Hans Selye and Paris Hilton: Gerald Weissmann’s Thoughts about the Experimental Pathology of Stress

Hans Selye and Paris Hilton
Stress like relativity is a scientific concept, which has suffered from the mixed blessing
of being too well known and too little understood’
– Hans Selye, 1980

In a recent FASEB editorial, Gerald Weissmann comments on the modern use of the word ‘stress’ and its evolution from Hans Selye’s original definition.

According to Weissmann, the Editor-in-Chief of the FASEB journal, Selye first advanced the notion of stress as a generalized response to any insult in 1936, which ultimately led to the investigation of stress hormones’ link to a variety of conditions.

Weissmann argues that Hans Selye pursued two careers – experimental pathology and public relations, and he was a success at both. In the 1940s and 1950s Selye began to promote ‘stress’ as “the major cause, mode of transmission and treatment of most human ills, be they mental or physical.” By the 1950s, stress was linked to herpes and whooping cough, cancer, and the common cold. This also includes high blood pressure, peptic ulcers and coronary thrombosis (New Scientist, 12 Nov. 1959).

As per Weissmann, stress is a ‘top banana’. Thus, according to the American Institute of Stress, stress is America’s #1 health problem. Moreover, in the 1990s the World Health Organization called the stress of everyday life “a worldwide epidemic.”

The publicization of the scientific term ‘stress’ set the stage for the modern everyday inculpation of “stress”, be it in terms of established psychological responses to life-threatening situations (PTSD) or in frivolous displays of celebrity angst.

Weissmann adroitly juxtaposes the experiences of American soldiers returned from Iraq and the news coverage of heiress Paris Hilton’s hyped up jail sentence, described by her as “traumatic”, thus highlighting the incongruity between the popularized and the scientific versions of ‘stress’.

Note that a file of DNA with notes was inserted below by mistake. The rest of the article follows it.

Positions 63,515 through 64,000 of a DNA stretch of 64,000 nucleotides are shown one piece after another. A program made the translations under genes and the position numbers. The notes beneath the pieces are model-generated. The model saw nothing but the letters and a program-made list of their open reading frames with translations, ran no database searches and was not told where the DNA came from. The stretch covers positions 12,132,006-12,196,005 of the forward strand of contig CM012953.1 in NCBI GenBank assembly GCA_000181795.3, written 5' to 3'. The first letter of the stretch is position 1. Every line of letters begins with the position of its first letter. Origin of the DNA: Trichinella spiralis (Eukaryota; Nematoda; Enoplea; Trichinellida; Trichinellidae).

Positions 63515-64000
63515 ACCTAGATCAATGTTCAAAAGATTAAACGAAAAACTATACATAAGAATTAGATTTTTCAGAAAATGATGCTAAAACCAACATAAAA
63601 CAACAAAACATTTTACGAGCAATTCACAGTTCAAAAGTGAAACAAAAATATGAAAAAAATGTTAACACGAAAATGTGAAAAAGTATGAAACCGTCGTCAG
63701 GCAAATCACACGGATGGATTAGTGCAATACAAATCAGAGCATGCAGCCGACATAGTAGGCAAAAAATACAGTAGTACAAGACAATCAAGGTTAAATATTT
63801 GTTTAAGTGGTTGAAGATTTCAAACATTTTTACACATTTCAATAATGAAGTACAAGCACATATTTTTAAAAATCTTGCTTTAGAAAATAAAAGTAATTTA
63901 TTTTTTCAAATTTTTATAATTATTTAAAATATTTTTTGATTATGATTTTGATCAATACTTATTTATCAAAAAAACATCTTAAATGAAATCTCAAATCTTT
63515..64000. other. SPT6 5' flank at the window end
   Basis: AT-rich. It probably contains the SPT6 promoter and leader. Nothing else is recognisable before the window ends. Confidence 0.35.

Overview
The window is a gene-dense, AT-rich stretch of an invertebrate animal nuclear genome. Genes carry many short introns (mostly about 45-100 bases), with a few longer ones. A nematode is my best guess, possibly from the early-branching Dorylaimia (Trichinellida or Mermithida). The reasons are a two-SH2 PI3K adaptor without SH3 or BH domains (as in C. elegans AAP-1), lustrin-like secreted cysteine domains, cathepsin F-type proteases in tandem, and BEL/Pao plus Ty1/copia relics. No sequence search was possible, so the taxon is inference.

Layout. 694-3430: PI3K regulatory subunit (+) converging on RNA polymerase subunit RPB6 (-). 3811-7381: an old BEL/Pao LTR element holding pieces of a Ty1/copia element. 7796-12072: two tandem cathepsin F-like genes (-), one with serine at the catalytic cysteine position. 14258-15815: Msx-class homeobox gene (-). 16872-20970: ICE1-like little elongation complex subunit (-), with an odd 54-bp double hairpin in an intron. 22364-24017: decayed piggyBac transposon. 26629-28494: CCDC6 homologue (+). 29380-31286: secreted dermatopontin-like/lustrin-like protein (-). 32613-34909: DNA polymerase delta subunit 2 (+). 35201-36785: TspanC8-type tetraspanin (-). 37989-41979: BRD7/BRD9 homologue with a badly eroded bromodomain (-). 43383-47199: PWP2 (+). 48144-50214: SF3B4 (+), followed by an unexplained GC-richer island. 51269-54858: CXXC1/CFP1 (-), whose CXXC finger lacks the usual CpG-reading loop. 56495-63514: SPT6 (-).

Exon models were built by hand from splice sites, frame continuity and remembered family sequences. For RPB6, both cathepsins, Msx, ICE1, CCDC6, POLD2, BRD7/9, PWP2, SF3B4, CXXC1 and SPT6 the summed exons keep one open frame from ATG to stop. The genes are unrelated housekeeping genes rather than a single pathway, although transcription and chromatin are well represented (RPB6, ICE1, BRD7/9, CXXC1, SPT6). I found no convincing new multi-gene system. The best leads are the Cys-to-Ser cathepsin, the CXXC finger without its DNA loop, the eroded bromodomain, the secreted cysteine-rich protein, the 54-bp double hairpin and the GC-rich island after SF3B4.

As per Weissmann “The day after Paris Hilton was released from the Los Angeles County jail she confessed to Larry King on CNN that “I’ve been through a lot and it was a pretty traumatic experience.” Furthermore, quote: “Even before Ms. Hilton was jailed for violating a court order, she had stopped eating “under the stress” of her impending stay in the hoosegow. Since her stress preceded the trauma, Paris Hilton may be the first well-documented case of “Pre-Traumatic Stress Disorder.”

And the other quote: “Sergeant Padilla, 28, could not ward off memories of the people he had killed with a machine gun perched on his Bradley fighting vehicle. On April 1, according to the authorities and friends, he withdrew to the shadows of his Colorado Springs home, pressed the muzzle of his Glock pistol to his temple and squeezed the trigger. Sergeant Padilla had been diagnosed with post-traumatic stress disorder at Fort Carson Army base.”

– From “Fighting the Terror of Battles In Soldiers’ Heads” D. Frosch, New York Times, May 13, 2007.

According to Weissmann, Angela Patmore’s recent The Truth About Stress (2006) estimates that the stress-management industry in the US eats up about $18 billion each year. And it’s no wonder that “stress” has been tossed into the word-salad of psychobabble with such other ingredients as “anger-management,” “self-esteem,” “insecurity,” and “closure.”

Weissmann concludes stating that “when we eventually understand the biology of the stress syndromes, we’ll have Hans Selye, the experimental pathologist, to thank”.

Source: FASEB J 2007, 21: 2635
Read more: FASEB

Some quotes from Hans Selye (selected from goodreads.com):

“It is not stress that kills us, it is our reaction to it”
-Hans Selye, The Stress of Life

“As much as we thirst for approval, we dread condemnation.”
-Hans Selye

“Hans Selye, the pioneer in the understanding of human stress, was often asked the following question: “What is the most stressful condition a person can face?” His unexpected response: “Not having something to BELIEVE in.”
-Hans Selye, From Dream To Discovery: On Being A Scientist

“I doubt that Fleming could have obtained a grant for the discovery of penicillin on that basis [a requirement for highly detailed research plans] because he could not have said, ‘I propose to have an accident in a culture so that it will be spoiled by a mould falling on it, and I propose to recognize the possibility of extracting an antibiotic from this mould.”
-Hans Selye, From Dream To Discovery: On Being A Scientist

“The element of chance in basic research is overrated. Chance is a lady who smiles only upon those few who know how to make her smile.”
-Hans Selye

“To make a great dream come true, you must first have a great dream.”
-Hans Selye

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Hans Selye and the Birth of the Stress Concept
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